Movement: Reframing exercise in the lockdown era


Director of Life Rocks

Cover Image for Movement: Reframing exercise in the lockdown era
·4 min read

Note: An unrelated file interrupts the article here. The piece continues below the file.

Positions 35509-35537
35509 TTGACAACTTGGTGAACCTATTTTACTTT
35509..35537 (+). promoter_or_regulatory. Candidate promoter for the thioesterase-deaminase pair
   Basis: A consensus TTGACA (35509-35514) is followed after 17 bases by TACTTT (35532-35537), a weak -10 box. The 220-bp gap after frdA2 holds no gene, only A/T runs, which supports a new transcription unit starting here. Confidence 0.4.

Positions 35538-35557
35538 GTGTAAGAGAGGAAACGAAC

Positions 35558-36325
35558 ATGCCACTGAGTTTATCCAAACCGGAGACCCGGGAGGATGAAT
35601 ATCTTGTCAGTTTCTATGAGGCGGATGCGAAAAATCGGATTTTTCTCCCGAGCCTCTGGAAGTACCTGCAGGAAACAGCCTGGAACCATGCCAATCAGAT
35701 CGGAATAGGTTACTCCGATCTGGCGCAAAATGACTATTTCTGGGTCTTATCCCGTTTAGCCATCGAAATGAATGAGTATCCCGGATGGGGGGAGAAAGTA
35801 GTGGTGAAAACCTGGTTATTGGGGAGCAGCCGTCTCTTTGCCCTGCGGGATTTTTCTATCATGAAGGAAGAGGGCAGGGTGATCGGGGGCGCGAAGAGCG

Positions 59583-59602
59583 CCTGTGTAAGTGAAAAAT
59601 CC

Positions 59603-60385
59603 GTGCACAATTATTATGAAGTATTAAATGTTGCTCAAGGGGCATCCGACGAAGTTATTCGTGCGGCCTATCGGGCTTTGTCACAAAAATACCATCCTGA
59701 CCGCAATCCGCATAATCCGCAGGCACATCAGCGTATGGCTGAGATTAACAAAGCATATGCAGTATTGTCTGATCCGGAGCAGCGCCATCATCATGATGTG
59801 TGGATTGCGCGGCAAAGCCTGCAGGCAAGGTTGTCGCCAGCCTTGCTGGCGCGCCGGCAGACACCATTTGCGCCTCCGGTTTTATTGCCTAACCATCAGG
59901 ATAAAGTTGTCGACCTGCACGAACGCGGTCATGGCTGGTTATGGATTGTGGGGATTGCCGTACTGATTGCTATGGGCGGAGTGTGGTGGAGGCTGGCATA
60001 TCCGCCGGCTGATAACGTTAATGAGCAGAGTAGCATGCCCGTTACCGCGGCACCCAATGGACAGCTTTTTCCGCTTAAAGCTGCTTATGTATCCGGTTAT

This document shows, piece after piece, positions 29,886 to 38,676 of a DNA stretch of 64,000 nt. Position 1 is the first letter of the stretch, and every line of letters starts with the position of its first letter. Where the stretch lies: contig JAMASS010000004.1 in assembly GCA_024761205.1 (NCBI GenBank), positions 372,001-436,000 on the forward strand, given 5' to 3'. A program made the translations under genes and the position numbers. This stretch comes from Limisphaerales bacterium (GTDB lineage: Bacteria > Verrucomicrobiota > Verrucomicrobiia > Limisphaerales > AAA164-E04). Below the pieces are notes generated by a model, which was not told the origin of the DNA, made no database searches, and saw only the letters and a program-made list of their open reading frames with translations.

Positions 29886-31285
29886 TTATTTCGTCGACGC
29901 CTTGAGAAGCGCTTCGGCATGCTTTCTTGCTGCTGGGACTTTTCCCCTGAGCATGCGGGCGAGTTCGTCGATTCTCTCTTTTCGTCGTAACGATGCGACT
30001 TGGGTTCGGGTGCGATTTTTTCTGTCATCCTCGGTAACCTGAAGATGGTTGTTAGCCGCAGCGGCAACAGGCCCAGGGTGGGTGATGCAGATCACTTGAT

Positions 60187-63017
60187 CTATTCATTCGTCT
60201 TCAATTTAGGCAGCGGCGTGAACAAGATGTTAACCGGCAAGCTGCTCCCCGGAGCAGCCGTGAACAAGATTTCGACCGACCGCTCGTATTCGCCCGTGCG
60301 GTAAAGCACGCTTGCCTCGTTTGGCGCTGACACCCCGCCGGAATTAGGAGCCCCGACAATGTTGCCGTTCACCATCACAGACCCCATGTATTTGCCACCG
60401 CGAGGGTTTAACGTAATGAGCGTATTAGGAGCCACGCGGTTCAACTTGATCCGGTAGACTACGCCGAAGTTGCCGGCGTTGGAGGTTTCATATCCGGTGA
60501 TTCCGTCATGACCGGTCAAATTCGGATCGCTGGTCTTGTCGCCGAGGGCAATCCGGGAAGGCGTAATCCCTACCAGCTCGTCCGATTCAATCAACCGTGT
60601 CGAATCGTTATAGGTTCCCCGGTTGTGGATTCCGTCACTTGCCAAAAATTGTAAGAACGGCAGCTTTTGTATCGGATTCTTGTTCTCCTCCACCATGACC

COVID put a real dampener on some people’s routines. Luckily, I have my own home gym, but for me, the gym is a temple, a place where I go to pray. Today, I am going to share with you how to turn your own exercise routine into a sacred calling that keeps on pulling you back in - even when the gyms close. When the rug is pulled on our routines, we get to see what was stable, passion-fueled, and meaningful to us and what was just drifting with us, ready to fall apart. For people to have a lifelong connection to an exercise habit, it must come from the right place internally. Why do we move? If the only reason we have is “because gyms and running on pavement is what other people seem to do”, then our habit is close to falling apart. Following the crowd can get us so far, but finding an internal drive for exercise is what will have us still grooving into old age. So, let's take a dive into forming a better mindset and awareness around exercise so we can develop better habits. First of all, the word exercise is terrible. The definition is basically “ activity requiring physical effort that improves health and fitness”, and this is a terrible definition because exercise ought to be so much more. Movement is a better term, because it includes all the various movements that we perform in life and points us in a clearer direction towards the challenges we modern humans face. Basically, modern humans are typically sedentary, but movement is life. All of life is always in motion, and stillness is the illusion. Everything we do is a movement, and depending upon the variety, complexity, skill, timing and volume of movements we perform – so our body will reflect these movements. Did you know that most modern humans do not lift their arms above their head in a day? This is because our movements have adapted to the modern life we live, where everything we need is conveniently within reach at torso height. To expound upon this further, here are some movements that modern humans do regularly: Sit, stand, lay down and walk. Now, for some contrast, think of movements that must be performed in an outdoor wild context: Twisting, crawling, lunging, squatting, jumping, running, balancing and climbing. Modern humans are starved of movements that our ancestors performed regularly. So what do we do about it? What do you enjoy? Not what is “healthy for you”, but what do you love to do? Is it hiking? Dancing? Rockclimbing? Surfing? Acro-yoga? Martial arts? Circus skills? Gymnastics? Racing horses? Cycling? Whatever interests you is a gateway into passion-fueled movement. Whatever we have passion for takes away the need to do something because it’s the right thing to do and replaces that obligation with a desire for something that is fun and lights you up. Somehow, western exercise culture has made human movement almost a totally solo experience, yet historically, movement was done together. In a class, group or even with a buddy – there are other benefits to be found that also contribute to our health. Social feedback, learning, accomplishment, and competition – these all contribute to our state of well-being. When we do things that we enjoy, with people that we like, in places that are fun or challenging, we create a network of experience that has much more gravity than the treadmill at the gym to keep us coming back for more. Remind yourself today: the world is big and full of wonderful things to do. What is that bucket list movement-based activity you have been putting off? Make some plans, and start moving towards it. Movement is life. Expansion of movement is expansion of life. Do not limit yourself to a mundane routine; create a life that inspires you to keep on living it.